[Note: This has been published simultaneously at www.philsteele.com/Blogs/Individual_Team_blogs/BYU_Blog.html]
I have now completed my self-imposed 72 hour deep breath and am prepared to assess this game from a place other than the ledge. This loss was a hard pill to swallow… A bad loss to a team held in low national esteem on national TV while ranked in the top ten and playing in front of the home crowd. It showcased an impotent defense and a very generous offense. On the flip side, however, the team is still 2-1, nationally ranked, with a win over a very good Oklahoma team on their resume, and several redemption games still left on the schedule.
Last week I wrote:
“FSU will be ready for this game—for them it is redemption, a chance to salvage a season, prove the doubters wrong, and knock off a top 10 team on national TV (sorry Direct TV subscribers). There is also a chance that BYU has begun to believe the hype and all of the things that are being said about them (let’s hope not), which, if true, probably will take one to two quarters to snap out of. In any case, BYU fans and players will take a win any way they can get it.”
That turns out to have been the story of the game, only we never really snapped out of it. I also posed 11 key questions that would impact the outcome of the game and allow fans to measure the team's improvement over the previous week. Here is my assessment of the answer and impact for each:
1. Will the injured Players Play? Yes and No. Harvey Unga played and had a good game, but looked as if he was still feeling the effects of his hamstring pull. Senior Scott Johnson sat out and was replaced by true freshman Craig Bills. Also, Braden Hansen sat out on the O line (as expected) and Moose Thorson played in his place. As the field general on the defense, Johnson’s presence in particular was missed on the field.
2. Can Max Hall avoid throwing an interception? No. No. No. This game was a turnover nightmare. Three interceptions, two fumbles, and zero take-aways from the other team. Max has now thrown a pick for six games in a row (13 in his last 6 games). That in and of itself isn’t incredibly meaningful (Ty Detmer used to throw a ton of interceptions) as long as Max is still consistently moving the offense with confidence; however, a streak like this can begin to shake that confidence.
3. Which direction will the running game go? Regressed from the Tulane game. The overall rushing game was relatively effective (5.7 yards/carry), but not very significant in the outcome of the game. With 108 rushing yards the rushing game seemed to have settled somewhere in the middle of its previous two showings (28 and 208 yards respectively). Time of possession and playing come-from-behind limited the number of carries by the blue team in the game.
4. How nice is it to be home? Not so much. The 18 game home win streak was snapped. The new field left much to be desired in its debut as it gave way to divots and slippage. Despite the sellout, crowd noise was never really a meaningful factor as FSU took an early lead and never relinquished.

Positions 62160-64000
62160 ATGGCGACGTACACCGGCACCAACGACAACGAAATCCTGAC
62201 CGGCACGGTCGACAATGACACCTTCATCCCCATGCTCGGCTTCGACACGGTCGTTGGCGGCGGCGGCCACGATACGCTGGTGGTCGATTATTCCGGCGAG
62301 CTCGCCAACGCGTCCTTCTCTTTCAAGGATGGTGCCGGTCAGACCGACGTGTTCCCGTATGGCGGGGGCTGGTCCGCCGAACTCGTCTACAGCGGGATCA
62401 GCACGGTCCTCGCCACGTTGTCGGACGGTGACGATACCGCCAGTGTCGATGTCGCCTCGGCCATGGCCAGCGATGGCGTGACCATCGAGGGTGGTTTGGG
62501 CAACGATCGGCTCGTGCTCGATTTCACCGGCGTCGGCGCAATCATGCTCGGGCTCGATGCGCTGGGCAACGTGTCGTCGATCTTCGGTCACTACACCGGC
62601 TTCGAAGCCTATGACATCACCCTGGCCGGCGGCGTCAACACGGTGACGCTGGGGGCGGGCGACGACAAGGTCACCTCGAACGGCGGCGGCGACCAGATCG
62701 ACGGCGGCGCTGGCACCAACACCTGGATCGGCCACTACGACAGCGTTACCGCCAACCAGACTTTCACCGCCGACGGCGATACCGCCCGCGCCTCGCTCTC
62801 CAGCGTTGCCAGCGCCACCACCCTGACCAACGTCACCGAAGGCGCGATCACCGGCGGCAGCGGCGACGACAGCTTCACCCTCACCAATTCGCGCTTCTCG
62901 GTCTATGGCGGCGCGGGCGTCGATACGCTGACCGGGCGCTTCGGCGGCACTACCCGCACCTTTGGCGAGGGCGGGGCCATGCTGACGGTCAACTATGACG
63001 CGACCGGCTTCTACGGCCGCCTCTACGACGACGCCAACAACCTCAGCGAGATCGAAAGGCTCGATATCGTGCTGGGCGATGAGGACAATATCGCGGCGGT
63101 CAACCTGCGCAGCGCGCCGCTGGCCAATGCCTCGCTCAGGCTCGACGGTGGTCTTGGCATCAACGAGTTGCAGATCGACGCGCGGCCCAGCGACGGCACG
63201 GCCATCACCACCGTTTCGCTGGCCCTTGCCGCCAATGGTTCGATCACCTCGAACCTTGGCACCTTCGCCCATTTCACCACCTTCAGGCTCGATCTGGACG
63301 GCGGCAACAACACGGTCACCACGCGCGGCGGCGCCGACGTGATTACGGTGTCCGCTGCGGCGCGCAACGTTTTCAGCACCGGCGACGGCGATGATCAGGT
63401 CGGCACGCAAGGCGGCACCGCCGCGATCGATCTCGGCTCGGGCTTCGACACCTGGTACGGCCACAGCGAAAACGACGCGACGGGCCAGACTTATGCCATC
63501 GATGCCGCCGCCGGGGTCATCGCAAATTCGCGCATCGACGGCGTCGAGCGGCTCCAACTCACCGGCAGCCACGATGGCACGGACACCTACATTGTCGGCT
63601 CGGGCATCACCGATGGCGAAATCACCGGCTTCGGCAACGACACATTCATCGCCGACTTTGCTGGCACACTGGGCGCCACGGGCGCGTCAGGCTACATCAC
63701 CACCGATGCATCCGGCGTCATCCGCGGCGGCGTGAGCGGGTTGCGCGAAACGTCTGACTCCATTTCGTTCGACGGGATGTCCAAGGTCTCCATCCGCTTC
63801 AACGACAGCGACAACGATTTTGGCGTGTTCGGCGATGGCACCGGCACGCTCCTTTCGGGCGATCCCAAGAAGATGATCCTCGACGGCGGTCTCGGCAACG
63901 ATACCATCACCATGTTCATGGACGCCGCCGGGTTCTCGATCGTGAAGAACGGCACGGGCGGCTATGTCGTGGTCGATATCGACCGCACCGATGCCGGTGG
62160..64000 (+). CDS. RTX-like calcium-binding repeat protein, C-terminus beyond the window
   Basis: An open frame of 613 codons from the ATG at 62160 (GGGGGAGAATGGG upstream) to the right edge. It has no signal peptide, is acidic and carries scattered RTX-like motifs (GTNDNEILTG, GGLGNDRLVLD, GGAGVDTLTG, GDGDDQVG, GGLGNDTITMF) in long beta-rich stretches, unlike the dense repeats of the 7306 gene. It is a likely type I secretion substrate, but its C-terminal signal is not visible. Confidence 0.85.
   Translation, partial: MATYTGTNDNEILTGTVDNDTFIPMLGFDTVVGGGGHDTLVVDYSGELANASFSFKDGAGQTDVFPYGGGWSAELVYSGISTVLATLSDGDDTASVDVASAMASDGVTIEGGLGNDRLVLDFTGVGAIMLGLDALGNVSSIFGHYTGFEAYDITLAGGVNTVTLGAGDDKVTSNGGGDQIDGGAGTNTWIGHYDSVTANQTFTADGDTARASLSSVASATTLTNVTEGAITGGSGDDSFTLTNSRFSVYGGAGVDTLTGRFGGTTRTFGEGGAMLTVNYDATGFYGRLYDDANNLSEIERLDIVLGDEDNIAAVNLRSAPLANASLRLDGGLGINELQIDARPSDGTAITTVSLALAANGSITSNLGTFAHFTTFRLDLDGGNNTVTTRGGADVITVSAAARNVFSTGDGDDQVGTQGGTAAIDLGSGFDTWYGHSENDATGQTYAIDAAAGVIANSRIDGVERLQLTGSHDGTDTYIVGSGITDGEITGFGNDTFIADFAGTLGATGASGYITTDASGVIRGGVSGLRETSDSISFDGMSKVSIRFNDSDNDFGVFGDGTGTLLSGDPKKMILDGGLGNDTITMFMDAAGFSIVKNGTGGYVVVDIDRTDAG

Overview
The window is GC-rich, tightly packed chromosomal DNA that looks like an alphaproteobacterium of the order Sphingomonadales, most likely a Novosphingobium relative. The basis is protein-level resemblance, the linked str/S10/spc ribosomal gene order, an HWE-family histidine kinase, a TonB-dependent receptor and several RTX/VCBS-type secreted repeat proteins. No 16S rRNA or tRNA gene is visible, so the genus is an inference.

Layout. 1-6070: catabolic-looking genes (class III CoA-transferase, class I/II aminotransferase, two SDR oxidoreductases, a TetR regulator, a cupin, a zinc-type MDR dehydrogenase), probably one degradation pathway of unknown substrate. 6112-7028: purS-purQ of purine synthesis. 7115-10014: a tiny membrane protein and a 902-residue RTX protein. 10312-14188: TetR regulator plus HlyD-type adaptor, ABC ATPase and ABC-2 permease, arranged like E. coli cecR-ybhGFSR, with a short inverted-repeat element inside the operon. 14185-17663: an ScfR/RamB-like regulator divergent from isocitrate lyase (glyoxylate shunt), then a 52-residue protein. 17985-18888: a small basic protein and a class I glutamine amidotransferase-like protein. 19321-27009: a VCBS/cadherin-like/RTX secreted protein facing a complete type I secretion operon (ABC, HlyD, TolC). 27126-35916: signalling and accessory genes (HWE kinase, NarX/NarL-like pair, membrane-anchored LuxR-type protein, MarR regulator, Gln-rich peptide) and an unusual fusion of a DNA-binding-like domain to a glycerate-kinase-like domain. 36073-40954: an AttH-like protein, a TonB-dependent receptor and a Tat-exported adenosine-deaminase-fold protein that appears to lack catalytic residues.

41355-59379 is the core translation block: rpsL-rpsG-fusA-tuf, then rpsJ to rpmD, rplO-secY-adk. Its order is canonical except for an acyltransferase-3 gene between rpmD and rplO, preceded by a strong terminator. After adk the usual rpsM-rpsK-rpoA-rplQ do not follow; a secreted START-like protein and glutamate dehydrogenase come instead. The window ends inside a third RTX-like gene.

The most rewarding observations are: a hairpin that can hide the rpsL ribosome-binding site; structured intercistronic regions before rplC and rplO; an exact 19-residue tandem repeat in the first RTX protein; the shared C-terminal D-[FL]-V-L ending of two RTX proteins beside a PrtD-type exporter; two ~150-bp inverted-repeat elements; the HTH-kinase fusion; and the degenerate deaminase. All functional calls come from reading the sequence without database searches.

5. Will the refs become a factor? Yes, but not really. The ACC refs only called three penalties on BYU (the fewest in the last 16 games dating back to only two against UCLA in the Las Vegas Bowl to end the 2007 season), but it was what they didn’t call that seemed to stand out—frequent play-making holdings and a blatantly obvious slingshot PI on the pick six. That said, the game might have been closer, but given how well FSU played, it would not have changed the outcome.
6. How much will the altitude affect the Seminoles? A non-factor. Altitude tends to affect the defense more, since it is harder to substitute, and it tends to become a factor late in the game. FSU did a great job mitigating this by maintaining possession for 40 minutes, allowing the defense plenty of rest, and by taking a large lead into the fourth quarter nullifying the importance of any slowdown by its defensive players.
7. Who will kickoff? Riley Stephenson. He won the job in practice last week and was an improvement over the previous two games. He had five kickoffs: 2 touchbacks, 1 returned out of the end zone to the 18, 1 returned from the 1 yard line to the 27, and 1 that only went to the 12 yard line returned to the 40. It was nice to see a few kicks into the end zone and an instance of them starting behind the 20. Hopefully with more confidence and experience, Riley will improve his consistency and this type of kicking game will be the rule rather than the exception.
8. Have we solved the punt return issues? Don’t know. Florida State only punted once in this game and it rolled to a stop. Stay tuned…
9. Will the team stay healthy? Mostly. There were no season ending injuries, although nose tackle Russell Tialavea, lost early in the first quarter, will be out for 2-3 games with a sprained knee. Overall, this was a good outcome against an athletic physical team.
10. Will the receivers be able to get open on FSU’s man defense? Yes. For the most part, the offense was able to do as it wished. The only things that really stopped them were turnovers ending possessions and standing on the sidelines while the defense was on the field.
11. Can the defense maintain pressure on QB Christian Ponder? No. This was perhaps the key to winning the game for FSU. Ponder was 21/26 for 195 yards, 2 TDs, and no picks. Even more importantly he had 77 yards rushing on 11 runs, and the team was 12/15 on third down. The few times that the BYU defense did get in, Ponder was able to take a hit and deliver the ball or evade the tackle and run for significant gain. The Cougars missed numerous tackles, and gave up over 300 yards rushing. It was as if FSU knew exactly what we were going to do on each play—and now that our blitz schemes and alignments are on film from the first two games, perhaps they did.